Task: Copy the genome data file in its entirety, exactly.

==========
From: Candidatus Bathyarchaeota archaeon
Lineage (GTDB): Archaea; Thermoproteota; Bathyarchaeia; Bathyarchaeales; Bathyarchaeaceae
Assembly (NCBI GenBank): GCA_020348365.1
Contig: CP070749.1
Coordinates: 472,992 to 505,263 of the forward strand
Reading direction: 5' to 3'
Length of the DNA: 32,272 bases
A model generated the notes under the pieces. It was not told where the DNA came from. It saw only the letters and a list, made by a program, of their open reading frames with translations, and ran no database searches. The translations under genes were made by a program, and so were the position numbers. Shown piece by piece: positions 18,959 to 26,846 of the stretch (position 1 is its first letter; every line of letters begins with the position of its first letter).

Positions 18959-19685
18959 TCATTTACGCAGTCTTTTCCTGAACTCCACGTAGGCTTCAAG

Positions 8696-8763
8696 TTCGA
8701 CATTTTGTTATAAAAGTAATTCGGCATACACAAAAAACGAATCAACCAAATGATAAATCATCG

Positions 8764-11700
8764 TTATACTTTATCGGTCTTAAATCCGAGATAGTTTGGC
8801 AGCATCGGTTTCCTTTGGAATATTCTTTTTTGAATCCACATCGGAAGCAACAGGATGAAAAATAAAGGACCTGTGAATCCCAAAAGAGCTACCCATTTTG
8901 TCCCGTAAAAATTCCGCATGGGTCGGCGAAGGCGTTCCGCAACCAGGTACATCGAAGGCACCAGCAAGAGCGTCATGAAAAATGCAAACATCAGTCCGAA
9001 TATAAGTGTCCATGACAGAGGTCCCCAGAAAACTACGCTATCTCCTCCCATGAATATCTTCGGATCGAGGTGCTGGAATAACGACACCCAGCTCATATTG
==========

From: Candidatus Bathyarchaeota archaeon
Lineage (GTDB): Archaea; Thermoproteota; Bathyarchaeia; Bathyarchaeales; Bathyarchaeaceae
Assembly (NCBI GenBank): GCA_020348365.1
Contig: CP070749.1
Coordinates: 472,992 to 505,263 of the forward strand
Reading direction: 5' to 3'
Length of the DNA: 32,272 bases
A model generated the notes under the pieces. It was not told where the DNA came from. It saw only the letters and a list, made by a program, of their open reading frames with translations, and ran no database searches. The translations under genes were made by a program, and so were the position numbers. Shown piece by piece: positions 18,959 to 26,846 of the stretch (position 1 is its first letter; every line of letters begins with the position of its first letter).

Positions 18959-19685
18959 TCATTTACGCAGTCTTTTCCTGAACTCCACGTAGGCTTCAAG

Positions 8696-8763
8696 TTCGA
8701 CATTTTGTTATAAAAGTAATTCGGCATACACAAAAAACGAATCAACCAAATGATAAATCATCG

Positions 8764-11700
8764 TTATACTTTATCGGTCTTAAATCCGAGATAGTTTGGC
8801 AGCATCGGTTTCCTTTGGAATATTCTTTTTTGAATCCACATCGGAAGCAACAGGATGAAAAATAAAGGACCTGTGAATCCCAAAAGAGCTACCCATTTTG
8901 TCCCGTAAAAATTCCGCATGGGTCGGCGAAGGCGTTCCGCAACCAGGTACATCGAAGGCACCAGCAAGAGCGTCATGAAAAATGCAAACATCAGTCCGAA
9001 TATAAGTGTCCATGACAGAGGTCCCCAGAAAACTACGCTATCTCCTCCCATGAATATCTTCGGATCGAGGTGCTGGAATAACGACACCCAGCTCATATTG